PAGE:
With all these projects I’ve accomplished over the past year, I figure I need to start a new one over the summer so I’m not bored, or embellish the ones I’ve already finished. Fouric’s project, spinal terror, is great but I’m waiting for him to get out of college classes so that we can work on the project more consistently. Starting a new project is pretty much out of the question because I am working this summer to save for college, so spending a lot of money on a new project isn’t very reasonable. I came to the conclusion that I should improve on some of my finished projects! I’m going to start with ArkenPi, since my binary watch is pretty fresh in my head. I need a break from that one.
ArkenPi worked great for a while but failed pretty fast.
The battery died super fast
The PiTFT screen protruded from the top of the case
The axes of the touchscreen were swapped
The USBs didn’t connect all the way, some of them worked on some of them decided not to work whenever they wanted to.
And the keyboard…I just don’t like the feeling of it.
All that to say, I am redoing the case and keyboard for ArkenPi!
I went and had ahead and stole the PCB from the keyboard I already had. I designed some new plastic caps, a frame, and a case for the keyboard, and I’m having Gector 3D print them for me.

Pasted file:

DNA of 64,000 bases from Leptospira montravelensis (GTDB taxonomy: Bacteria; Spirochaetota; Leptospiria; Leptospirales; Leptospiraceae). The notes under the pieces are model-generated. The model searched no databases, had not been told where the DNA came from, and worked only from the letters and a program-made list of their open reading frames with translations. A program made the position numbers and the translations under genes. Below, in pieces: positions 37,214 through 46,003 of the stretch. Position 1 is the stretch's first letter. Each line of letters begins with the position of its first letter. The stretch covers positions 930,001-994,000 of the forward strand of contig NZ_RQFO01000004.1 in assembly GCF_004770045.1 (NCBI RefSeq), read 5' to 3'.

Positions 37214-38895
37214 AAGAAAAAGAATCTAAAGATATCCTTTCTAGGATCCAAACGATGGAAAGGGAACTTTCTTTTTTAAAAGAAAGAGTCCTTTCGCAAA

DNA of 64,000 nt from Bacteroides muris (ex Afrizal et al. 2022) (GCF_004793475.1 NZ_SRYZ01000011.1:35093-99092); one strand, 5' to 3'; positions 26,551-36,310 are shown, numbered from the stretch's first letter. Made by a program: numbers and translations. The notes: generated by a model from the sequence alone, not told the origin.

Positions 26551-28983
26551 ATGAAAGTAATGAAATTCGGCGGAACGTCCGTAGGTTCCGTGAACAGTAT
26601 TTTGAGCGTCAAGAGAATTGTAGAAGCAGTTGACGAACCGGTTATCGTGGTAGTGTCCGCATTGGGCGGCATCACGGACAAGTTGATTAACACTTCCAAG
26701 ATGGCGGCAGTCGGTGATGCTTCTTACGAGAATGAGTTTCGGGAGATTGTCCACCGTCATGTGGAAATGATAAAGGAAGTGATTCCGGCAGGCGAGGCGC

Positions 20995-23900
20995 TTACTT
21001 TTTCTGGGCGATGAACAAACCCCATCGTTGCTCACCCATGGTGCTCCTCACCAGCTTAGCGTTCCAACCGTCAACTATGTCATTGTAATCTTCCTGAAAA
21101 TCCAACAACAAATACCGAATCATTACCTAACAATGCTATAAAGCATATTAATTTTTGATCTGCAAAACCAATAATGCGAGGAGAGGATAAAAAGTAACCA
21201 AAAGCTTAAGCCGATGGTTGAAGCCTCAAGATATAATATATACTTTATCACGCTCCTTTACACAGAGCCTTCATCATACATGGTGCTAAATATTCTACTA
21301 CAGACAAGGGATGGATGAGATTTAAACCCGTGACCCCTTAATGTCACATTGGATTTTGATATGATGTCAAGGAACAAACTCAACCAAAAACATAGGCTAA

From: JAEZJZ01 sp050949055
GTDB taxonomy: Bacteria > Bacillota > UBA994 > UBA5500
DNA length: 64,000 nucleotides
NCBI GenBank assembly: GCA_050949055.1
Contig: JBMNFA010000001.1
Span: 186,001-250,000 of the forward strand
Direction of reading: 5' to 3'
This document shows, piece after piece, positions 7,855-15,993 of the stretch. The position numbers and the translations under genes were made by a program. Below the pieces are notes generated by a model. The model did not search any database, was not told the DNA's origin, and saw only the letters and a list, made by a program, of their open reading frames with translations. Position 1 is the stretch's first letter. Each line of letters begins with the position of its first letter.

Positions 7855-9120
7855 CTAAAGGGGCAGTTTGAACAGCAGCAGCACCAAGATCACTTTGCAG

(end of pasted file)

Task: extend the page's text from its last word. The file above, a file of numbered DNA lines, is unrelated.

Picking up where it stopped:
[caption id=”attachment_1872” align=”alignnone” width=”1600”] Keycaps & Rods[/caption]
[caption id=”attachment_1871” align=”alignnone” width=”1600”] Case, Frame, & Tab[/caption]
All the ports used for USB, HDMI, audio, and the microSD card are all going to be in the top part of the case alongside the PiTFT. The battery and keyboard are going to be in the lower part of the case. I’m designing A new swivel-like hinge for the top and the bottom so the case will be able to open and close more smoothly.
It’s a work in progress and takes a lot of time, but it’s a ton of fun. I’m learning a lot of about fusion 360, and I get to use my new caliper tool! Check him out:
I also managed to figure out why the PiTFT’s axes were swapped: when I dragged my finger right, the cursor went up. When I dragged my finger down, the cursor went to the left. It was a paaain.
But! As it turns out, any Raspberry Pi OS (Jessie and higher) use the touchscreen driver
libinput , whereas the PiTFT only communicates with the old touchscreen driver,
evdev . All I had to do was open
/usr/share/X11/xorg.conf.d/40-libinput.conf and change the line with
Driver "libinput" to
Driver "evdev" for the
Then I ran
sudo apt-get install xserver-xorg-input-evdev
Rebooted the Pi, and the touchscreen axes were working! Woohoo! There’s one of the big problems fixed. :)